Ritik Saxena

Ritik Saxena

Hello there! I am Ritik Saxena, a Y18 in the department of Electrical Engineering. Tbh, I was surprised when I got this opportunity to pen down my preparation journey for the summer internships. But I do have some things to tell that I feel could be of great use to you during the tides coming your way (don’t be scared, be alarmed). What I am going to share in this blog is the journey I went through, the thoughts I had before choosing a particular profile, the strategies of my preparation, the experiences of rejections, how I got over them and finally made it as an Algo Strategies Intern at Nomura Structured Finance. I hope some parts of this attempt of mine resonate with you and help you steer through those tides unscathed. Since I prepared for technical roles, if you are not preparing for the same, skip to judgment day(s) struggles. Everyone goes through a similar time irrespective of the profiles.

The R Factor:

The importance of the R factor - the Resume, must have been stressed upon enough already in earlier blogs. So, I’ll quickly tell you about the biggest mistake I made.  I didn’t start making a resume up until July, and this is something you should NOT do. “Ignorance is not bliss”, in this case, my friends. You won’t be able to finish your resume even in a week so start at least a month before. My resume was primarily technical; projects were either software or machine learning related. My CPI at the end of the 4th semester was 8.7. I had done two internships, one in the first year summer in CSE Summer Of Code and the second one on Reinforcement Learning, which I secured through LinkedIn for the sophomore summer. I was a Company Coordinator at SPO. I had just become the head of SnT Team VISiON, which was the only big POR in my resume.

Wrapping up everything in one page is one heck of a task. There is no perfect resume, but there is the best version of yours. Turn yours into that one. Get into the shoes of the interviewer and look at your resume. You’ll understand exactly what you need to change. Get as many seniors as you can to review your resumes. Keep it short, highlight important terms and keep it tidy. It's gonna be mundane and tiring, but no good thing ever comes without pain. Make your R Factor as strong as you can.

Oops...Profile Not Selected...

So even before profiles, you need to make a choice between an Academic and a Corporate internship. I didn’t have any prior research experience, so Academic Interns were a big no-no for me.

Now, to the Corporate internships. You must already know that there are 4 profiles in a broad sense: Software, Techno-Managerial, Finance/ Quant, Core. There is no better way to choose a profile than actually working on a project related to the same and getting a sense of it. There are clubs, teams, and societies doing work that can help you get a hang of what you really like. And of course, you can contact seniors and ask about their experiences and the little details of the profiles. For the core, you can do a project under your professor on a topic of your interest. If understanding what you like is tough, list everything and cross out what you don’t like.

Having worked in Web Dev in my first summers, I knew I didn’t like it. Also, I wasn’t very interested in TechnoManagerial Roles. And the core never came close to the joy I felt making useful software snippets. So, I started looking into other options: quant and finance during the summers. I took help from my friend in the Finance and Analytics Club and learned about some basics. I read blogs and articles to understand the roles in the profile. I was fascinated by the work, so I finally decided on my two options: Machine Learning and Finance/ Quant. I tuned my resume to suit them, mentioning only those projects that were related to the profile.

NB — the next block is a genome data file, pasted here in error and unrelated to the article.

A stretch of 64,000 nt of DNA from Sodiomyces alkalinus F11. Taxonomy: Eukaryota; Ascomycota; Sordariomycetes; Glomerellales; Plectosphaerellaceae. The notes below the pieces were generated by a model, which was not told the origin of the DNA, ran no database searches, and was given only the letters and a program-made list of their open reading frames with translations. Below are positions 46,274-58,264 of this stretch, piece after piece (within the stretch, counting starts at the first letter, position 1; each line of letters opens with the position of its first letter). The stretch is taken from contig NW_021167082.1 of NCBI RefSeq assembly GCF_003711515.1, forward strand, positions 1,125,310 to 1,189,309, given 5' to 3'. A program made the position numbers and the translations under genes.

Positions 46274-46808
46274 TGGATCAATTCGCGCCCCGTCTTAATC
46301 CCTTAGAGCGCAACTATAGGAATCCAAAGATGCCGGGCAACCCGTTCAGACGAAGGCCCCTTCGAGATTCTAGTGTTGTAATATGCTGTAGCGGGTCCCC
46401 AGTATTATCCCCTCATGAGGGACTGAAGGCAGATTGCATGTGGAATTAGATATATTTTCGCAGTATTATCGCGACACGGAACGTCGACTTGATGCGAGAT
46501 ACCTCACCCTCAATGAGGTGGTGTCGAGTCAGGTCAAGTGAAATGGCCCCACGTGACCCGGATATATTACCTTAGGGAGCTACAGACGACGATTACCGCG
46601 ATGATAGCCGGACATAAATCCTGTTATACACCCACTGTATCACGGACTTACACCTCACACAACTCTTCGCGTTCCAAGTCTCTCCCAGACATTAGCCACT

Before I move further, I’d like to honestly acknowledge that there is a lot of privilege that comes with the branch, the biggest of which is the choice of profiles. A lot of companies don’t open for all branches. So I would advise you to do this homework of how many companies are open for your branch and what all options of profiles you get to choose from. This is for the people who don’t fall in the lucky branches. Don’t let this drag you down. A lot of my friends from your branch (ping me if you don’t believe me, I’d set up a call with them :p) secured a really good internship due to their sheer hard work. So, everything is still in your hands. Just aim right, prepare right and shoot!

Preparing Right:

Glad you survived the blog till now. After you have figured out the right profile for you, the time has come to begin the hard part: Preparations.

I had done ESO207 in my third semester, which helped me dive right into competitive coding for the Software and ML roles (CP is needed even for ML roles ^n^, you can’t escape from it). During the entire summer, besides my internship, I regularly practiced questions from Interviewbit, leetcode and gave contests on Codeforces. The fact remains that even the quant companies tend to give a section of coding questions. So unless you chose TechnoManagerial or Core, you need to brush up on this skill. C++ remains the favorite language for coding. The book (https://cses.fi/book/book.pdf) covers everything you need to know to crack a coding test. There are numerous articles on GfG which can be pretty handy.

For Quant, I revised my MSO201 notes. A course on Probability and Statistics definitely helps (M/HSO201). You can also do the same on Coursera or someplace online to get your basics. Then I proceeded to solve 50 Problems in Probability and a book on Quantitative Finance by Xin Feng Zhou. Regular puzzle-solving on Brainstellar with my friend used to be the fun highlight of the preparation days. We would screen share on a Google Meet and solve problems together. Most of the Finance companies don’t expect you to be well versed with the fintech jargon, but for basics, you can look upon Investopedia(http://investopedia.com/) and varsity(https://zerodha.com/varsity/). The only thing expected is a strong command over probability.